CORY GEE PAINTING. State Contractor License 1049257.  Bonded and Insured. Interior and Exterior, Cabinets/Drywall/Texturing/Acoustic-Ceilings, Senior-Discounts. (714)-308-9931.  Exp 10/18


562-596-0559,  LW DECOR INC.

Premium-Paints. Interiors/Cabinets/Ceilings/Exterior-Windows/Frames. Our Own Painting-Crew. 40+/Years in LW. Business License 723262.  Exp 10/18


Bel-Rich Painting.  Small-Jobs, Bathrooms, Walls, Gates & More! Call Bret 714-220-9702. Business License 705131.

Exp 11/01


Painting service for exterior or interior repairs, texture/drywall/cabinets/skylights/gates/frames. Joshua 714-267-6756. State Contractor License 1081798.  Exp 11/22/2023


LADY PAINTER. Cindy Beatteay 714-356-1539. Interior Paint, Speciality-Finishes, Cabinets, Murals and MORE! State Contractor License 1033927.  Exp 10/18



CLEAN AND REPAIR. Licensed and insured. Dan (562)-841-3787. SB Business License BRA0002.  Exp 10/04


SKYLIGHT Cleaning & Repairs, Contact Eugene (714) 774-4385. Contractor License 634613-B.   Exp 11/29/2023

Window Washing

BEAUTIFUL WINDOWS. 40+ YEARS EXPERIENCE.  PHIL (562)-881-2093.  SB Business License  AB0001.  Exp 10/11

Leisure World Helping Leisure World

Does your walker need new tennis balls? Delivery and installation provided. Please provide your name and phone number. Free of charge.  Diane Hart 714-955-2885.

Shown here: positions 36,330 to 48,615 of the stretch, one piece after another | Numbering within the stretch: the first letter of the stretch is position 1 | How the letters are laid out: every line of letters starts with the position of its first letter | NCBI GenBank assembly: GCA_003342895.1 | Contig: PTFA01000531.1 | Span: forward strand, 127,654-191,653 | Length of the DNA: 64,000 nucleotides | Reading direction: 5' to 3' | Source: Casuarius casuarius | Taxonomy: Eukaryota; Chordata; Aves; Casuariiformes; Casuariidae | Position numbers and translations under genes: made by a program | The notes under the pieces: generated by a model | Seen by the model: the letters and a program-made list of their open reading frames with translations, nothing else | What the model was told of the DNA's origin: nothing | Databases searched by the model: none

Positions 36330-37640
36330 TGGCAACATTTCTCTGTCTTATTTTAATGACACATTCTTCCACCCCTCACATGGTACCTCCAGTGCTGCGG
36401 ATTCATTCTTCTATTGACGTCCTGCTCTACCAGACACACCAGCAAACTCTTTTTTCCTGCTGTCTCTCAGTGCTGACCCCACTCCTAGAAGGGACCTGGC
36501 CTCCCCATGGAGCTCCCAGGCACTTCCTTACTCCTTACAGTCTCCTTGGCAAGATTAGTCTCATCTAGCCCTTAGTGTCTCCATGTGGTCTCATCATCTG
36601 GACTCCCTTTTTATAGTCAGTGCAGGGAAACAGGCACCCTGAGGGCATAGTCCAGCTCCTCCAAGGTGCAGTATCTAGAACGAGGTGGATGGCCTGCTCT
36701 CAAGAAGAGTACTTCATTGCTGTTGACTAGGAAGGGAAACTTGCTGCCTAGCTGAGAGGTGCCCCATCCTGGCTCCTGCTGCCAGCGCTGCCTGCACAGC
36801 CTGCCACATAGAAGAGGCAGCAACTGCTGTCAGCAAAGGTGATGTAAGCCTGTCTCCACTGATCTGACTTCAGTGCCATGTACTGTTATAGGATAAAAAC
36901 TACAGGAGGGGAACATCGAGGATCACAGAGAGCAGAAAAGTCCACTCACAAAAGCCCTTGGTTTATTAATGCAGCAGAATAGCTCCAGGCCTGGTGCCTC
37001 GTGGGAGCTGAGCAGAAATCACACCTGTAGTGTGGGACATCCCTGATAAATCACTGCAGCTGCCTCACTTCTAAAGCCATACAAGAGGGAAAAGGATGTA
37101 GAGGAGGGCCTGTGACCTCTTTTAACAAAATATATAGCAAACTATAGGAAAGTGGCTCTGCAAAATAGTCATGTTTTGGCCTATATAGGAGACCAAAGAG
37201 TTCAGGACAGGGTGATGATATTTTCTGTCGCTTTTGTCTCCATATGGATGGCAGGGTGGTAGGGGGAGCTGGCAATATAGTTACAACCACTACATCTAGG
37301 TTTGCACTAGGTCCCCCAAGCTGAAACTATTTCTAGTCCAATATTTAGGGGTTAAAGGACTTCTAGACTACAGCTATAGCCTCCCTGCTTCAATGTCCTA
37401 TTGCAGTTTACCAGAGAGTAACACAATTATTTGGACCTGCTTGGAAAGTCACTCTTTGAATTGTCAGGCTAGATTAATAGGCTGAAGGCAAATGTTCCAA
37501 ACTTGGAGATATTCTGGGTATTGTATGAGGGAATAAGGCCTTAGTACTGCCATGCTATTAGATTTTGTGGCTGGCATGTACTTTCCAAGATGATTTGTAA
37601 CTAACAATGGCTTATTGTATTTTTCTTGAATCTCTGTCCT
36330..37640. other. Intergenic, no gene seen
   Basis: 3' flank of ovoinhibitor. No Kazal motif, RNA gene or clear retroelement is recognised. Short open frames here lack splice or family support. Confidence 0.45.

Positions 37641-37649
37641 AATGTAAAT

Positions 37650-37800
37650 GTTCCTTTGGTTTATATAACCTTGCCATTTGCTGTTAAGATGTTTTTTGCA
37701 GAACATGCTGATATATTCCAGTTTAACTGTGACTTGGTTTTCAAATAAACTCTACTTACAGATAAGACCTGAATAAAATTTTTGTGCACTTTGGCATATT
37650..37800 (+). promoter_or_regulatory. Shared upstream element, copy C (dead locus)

Offering FREE advice on buying/selling of your golf cart. Also batteries and Safety Flags. 562-431-6859


Experienced Caregiver available to assist with/Daily-Care/Doctor-Appointments/Errands/Available_24/7. 949-899-7770.SB Business License HEL0006.  Exp 9/27



Experienced, knowledgeable caregivers. Honest/Assertive/Fluent-English. Hourly/Full-Time, doctor-appointments, errands. Bernadine/562-310-0280. Bonded/Insured.  SB Business License BCS0002. Exp 1/31/2024


MOST AFFORDABLE RATES with/optimum service, 30-years LW experience. Licensed Reliable, Honest Caregivers. 24-hours/Part-Time/Doctor-Appointments. References, Fluent English.  Ann/714-624-1911 and 562-277-3650/Heide.  SB Business License HYC0001.  Exp 10/25



Over 25+/years in Leisure-World with/Excellent References.  Hourly or Live-in. Please Call Pampet/562-371-4895. SB License PAN0003.   Exp 10/11


Elderly care. Live-in, Live-out. 30+ years experience. Cooking, cleaning, medications, companions, doctors. Experience with dementia. Gloria 949-371-7425.  SB Business License RAZ0002.   Exp 11/01


Maria’s experienced caregivers. Run errands, Doctor appointments, cleaning, part-time, full-time, live-in. (562)-230-4648. SB Business License CAM0006.   Exp 10/18


Anthony Caregiver. Light-Cleaning/Doctor-Appointments/Errands/Cooking/Laundry. Anthony Camacho College Student/Available-Evening-and-Nights-ONLY. 714-605-6869. SB Business License 14206319.  Exp 8/30